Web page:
Wednesday, February 9, 2011

Overlooked photos, day 7 - Mount Pleasant, Iowa

Today's overlooked photo comes from the beloved state of Iowa. On the heels of my intercept of the June 7 2008 tornado producing monster, I was giddy. June 12 2008 looked somewhat similar with the presence of an east-west oriented boundary and the approach of a strong shortwave. I had high hopes of carrying my early June momentum, and set sail for northwest Illinois. During the afternoon I was able to meet up with long time chasing pals Colin Davis and Scott Kampas in Galesburg.

Two supercells exploded during the late afternoon in northern Missouri and immediately began producing tornadoes, but we held our ground for some time. Eventually it became apparent that northwest Illinois would not get the job done, and our only hope was to cross the border into Iowa. We held off for a long time, but it eventually was very clear that it was either cross into Iowa and likely get screwed over in some fashion, or get a grade A sun tan on the east side of the river.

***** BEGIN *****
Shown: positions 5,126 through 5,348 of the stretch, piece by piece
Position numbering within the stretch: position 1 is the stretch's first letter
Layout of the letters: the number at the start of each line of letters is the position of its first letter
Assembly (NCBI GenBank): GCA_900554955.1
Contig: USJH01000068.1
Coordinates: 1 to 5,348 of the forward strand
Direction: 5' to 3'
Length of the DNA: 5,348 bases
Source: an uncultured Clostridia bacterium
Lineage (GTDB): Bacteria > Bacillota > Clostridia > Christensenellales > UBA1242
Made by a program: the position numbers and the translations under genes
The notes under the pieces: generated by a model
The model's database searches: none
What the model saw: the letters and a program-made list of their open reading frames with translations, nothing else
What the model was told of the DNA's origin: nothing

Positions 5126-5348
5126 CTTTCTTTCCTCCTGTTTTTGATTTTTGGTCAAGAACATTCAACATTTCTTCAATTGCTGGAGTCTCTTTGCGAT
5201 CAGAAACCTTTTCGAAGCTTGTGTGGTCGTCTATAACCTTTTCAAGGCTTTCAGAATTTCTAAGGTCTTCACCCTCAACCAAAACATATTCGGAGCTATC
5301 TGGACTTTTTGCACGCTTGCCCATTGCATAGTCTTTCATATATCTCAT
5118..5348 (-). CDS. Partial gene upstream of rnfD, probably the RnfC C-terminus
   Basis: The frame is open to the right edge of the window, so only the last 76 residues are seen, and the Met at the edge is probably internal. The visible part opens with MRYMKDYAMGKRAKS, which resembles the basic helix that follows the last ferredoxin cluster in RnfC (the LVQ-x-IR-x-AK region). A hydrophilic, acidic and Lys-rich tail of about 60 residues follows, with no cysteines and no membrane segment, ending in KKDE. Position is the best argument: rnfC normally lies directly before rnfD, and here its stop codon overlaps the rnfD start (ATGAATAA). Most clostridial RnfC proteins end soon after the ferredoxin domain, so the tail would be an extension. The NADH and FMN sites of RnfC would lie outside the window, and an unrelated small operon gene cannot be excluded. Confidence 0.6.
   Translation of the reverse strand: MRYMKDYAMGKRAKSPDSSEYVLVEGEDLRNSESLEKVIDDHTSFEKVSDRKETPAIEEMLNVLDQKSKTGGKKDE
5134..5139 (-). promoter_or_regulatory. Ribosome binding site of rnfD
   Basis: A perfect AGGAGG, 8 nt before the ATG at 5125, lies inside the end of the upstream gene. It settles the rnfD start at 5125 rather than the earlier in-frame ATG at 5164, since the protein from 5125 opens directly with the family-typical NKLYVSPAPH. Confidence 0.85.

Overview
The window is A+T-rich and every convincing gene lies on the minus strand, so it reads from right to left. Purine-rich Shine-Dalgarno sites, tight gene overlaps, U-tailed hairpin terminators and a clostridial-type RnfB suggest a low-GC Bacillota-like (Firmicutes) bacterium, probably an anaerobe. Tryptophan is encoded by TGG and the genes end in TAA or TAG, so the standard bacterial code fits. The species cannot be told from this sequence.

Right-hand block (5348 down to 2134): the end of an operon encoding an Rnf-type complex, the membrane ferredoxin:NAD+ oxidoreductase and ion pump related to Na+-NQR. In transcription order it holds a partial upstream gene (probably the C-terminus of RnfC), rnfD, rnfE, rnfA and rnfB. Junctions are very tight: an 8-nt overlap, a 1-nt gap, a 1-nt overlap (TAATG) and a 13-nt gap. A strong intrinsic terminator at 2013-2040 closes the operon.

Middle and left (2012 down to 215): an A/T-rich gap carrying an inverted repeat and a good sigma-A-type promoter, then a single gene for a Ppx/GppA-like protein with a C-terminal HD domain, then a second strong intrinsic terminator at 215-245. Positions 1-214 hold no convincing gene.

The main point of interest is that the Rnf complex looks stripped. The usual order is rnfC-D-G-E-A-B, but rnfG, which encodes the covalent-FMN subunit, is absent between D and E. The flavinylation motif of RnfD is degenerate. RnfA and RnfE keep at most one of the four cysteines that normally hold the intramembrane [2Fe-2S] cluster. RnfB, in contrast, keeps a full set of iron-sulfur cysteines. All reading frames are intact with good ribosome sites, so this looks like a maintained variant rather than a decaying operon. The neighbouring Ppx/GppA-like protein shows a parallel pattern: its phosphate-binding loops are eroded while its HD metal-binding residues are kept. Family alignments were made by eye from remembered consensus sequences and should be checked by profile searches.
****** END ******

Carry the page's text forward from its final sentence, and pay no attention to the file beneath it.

The rest is history. The menacing tornado producing supercell immediately became a still menacing storm visually, but completely outflow driven and tornado production came to an end. Of course, this photo has little to do with that first storm. No... hope still lived on for the hopeful trio from Illinois. Another supercell had gone tornadic to our southwest. Fighting data issues we shot south in efforts to get ahead of the new supercell near Mount Pleasant. History repeats itself for what seems like the millionth time. The storm goes outflow dominant, and refuses to produce tornadoes any longer.

This photo shows the dying supercell as it nears Mount Pleasant, Iowa. We were treated to some cool outflow air and a pretty rainbow, before heading home with another serving of shattered dreams from the state of Iowa.

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